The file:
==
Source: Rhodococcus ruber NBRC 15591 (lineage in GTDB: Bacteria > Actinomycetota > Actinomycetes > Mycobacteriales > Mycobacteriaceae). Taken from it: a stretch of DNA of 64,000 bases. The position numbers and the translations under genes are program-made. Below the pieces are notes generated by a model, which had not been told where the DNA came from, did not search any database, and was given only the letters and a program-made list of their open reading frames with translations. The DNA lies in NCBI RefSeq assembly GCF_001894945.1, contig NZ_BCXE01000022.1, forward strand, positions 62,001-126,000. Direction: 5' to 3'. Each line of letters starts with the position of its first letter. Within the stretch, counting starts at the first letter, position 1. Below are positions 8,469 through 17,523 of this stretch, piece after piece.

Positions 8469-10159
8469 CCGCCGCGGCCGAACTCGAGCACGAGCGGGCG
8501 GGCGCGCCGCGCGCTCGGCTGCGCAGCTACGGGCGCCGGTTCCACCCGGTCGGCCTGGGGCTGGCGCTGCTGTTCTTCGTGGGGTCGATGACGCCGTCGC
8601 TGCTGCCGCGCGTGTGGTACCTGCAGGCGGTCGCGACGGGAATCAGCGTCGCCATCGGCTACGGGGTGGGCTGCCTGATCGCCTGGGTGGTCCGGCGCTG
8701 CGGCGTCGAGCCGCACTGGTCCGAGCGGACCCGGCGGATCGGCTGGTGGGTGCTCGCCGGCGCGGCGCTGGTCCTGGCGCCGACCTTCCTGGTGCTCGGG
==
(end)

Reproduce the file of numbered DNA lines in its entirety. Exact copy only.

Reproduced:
Source: Rhodococcus ruber NBRC 15591 (lineage in GTDB: Bacteria > Actinomycetota > Actinomycetes > Mycobacteriales > Mycobacteriaceae). Taken from it: a stretch of DNA of 64,000 bases. The position numbers and the translations under genes are program-made. Below the pieces are notes generated by a model, which had not been told where the DNA came from, did not search any database, and was given only the letters and a program-made list of their open reading frames with translations. The DNA lies in NCBI RefSeq assembly GCF_001894945.1, contig NZ_BCXE01000022.1, forward strand, positions 62,001-126,000. Direction: 5' to 3'. Each line of letters starts with the position of its first letter. Within the stretch, counting starts at the first letter, position 1. Below are positions 8,469 through 17,523 of this stretch, piece after piece.

Positions 8469-10159
8469 CCGCCGCGGCCGAACTCGAGCACGAGCGGGCG
8501 GGCGCGCCGCGCGCTCGGCTGCGCAGCTACGGGCGCCGGTTCCACCCGGTCGGCCTGGGGCTGGCGCTGCTGTTCTTCGTGGGGTCGATGACGCCGTCGC
8601 TGCTGCCGCGCGTGTGGTACCTGCAGGCGGTCGCGACGGGAATCAGCGTCGCCATCGGCTACGGGGTGGGCTGCCTGATCGCCTGGGTGGTCCGGCGCTG
8701 CGGCGTCGAGCCGCACTGGTCCGAGCGGACCCGGCGGATCGGCTGGTGGGTGCTCGCCGGCGCGGCGCTGGTCCTGGCGCCGACCTTCCTGGTGCTCGGG